The roots of St. Augustine's were planted in 1858 when African American congregants of the segregated St. Matthew's Church left to form a free day school in the old Smothers School – recently vacated by John Cook's Union Seminary -- at 14th and H streets, NW. Two years later the school moved to the 1200 block of L Street, NW.
In need of a building of their own, the group purchased land on 15th Street north of L and sought pledges and contributions from black Catholics throughout the city to pay for construction. They kicked off the fundraising campaign with a strawberry festival on the White House grounds on July 4, 1864, after President Abraham Lincoln and Mary Todd Lincoln agreed.
Work on a combined school and chapel began that fall and was completed in February 1866. Congregants named it for Blessed Martin de Porres, a Dominican lay brother of African and Spanish descent who had been beatified about three decades earlier.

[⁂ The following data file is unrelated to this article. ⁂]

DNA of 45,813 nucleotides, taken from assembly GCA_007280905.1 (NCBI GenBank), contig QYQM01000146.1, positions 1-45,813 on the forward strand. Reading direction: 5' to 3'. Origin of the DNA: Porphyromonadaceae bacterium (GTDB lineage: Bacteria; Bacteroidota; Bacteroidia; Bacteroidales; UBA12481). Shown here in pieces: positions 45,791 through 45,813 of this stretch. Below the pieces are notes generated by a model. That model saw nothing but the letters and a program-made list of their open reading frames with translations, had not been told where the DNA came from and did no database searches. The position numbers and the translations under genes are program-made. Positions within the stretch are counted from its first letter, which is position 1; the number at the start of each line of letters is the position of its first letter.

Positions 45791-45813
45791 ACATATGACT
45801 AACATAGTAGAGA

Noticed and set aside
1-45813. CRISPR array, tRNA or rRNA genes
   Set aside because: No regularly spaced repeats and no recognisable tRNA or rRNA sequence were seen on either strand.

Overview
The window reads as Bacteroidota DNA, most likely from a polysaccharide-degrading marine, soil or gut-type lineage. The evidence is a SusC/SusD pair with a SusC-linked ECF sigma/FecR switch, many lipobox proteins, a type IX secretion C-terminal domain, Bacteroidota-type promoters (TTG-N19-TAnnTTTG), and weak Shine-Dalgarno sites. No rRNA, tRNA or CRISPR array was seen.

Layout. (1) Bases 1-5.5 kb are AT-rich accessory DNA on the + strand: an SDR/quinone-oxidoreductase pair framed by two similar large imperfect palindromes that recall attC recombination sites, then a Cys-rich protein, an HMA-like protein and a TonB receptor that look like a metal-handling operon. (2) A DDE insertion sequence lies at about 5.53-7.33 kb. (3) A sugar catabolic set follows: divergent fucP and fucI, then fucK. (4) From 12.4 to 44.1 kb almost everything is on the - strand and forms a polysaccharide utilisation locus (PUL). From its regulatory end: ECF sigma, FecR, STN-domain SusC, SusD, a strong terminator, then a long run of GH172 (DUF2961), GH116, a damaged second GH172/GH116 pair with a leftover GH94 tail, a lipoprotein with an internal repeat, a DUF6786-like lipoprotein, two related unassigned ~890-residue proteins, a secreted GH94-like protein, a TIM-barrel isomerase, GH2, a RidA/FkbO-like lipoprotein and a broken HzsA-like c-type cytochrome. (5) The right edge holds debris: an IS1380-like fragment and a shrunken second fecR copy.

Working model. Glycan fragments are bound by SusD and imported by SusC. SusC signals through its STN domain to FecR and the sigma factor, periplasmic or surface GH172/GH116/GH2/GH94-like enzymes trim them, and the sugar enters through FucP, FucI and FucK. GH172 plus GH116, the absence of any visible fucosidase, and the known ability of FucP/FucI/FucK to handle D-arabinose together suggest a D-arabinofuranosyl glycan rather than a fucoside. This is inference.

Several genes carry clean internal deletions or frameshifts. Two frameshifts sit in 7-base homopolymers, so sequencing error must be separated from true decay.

One of the earliest schools in the city for African Americans, Blessed Martin de Porres was staffed by the Oblate Sisters of Providence, the oldest religious order of black women in the United States.
In 1867 the separate, black St. Augustine's parish was founded, with Blessed Martin as its anchor.
In 1928 the growing parish purchased a site at 1715 15th Street, NW, near S Street, to build St. Augustine Parochial School, and eventually a new church. Most parish activities moved to this location, but the old church was used until 1946 when the Washington Archdiocese sold it. It was razed two years later.
In 1961 Archbishop Patrick O'Boyle united St. Augustine's parish with a neighboring parish, the largely white St. Paul's at 15th and V, whose membership had dwindled over the years. The result was Saints Paul and Augustine Church in the former St. Paul's. Archbishop James Hickey renamed the church St. Augustine's in 1982. Fr. Russell L. Dillard was the church's first black pastor in 1991.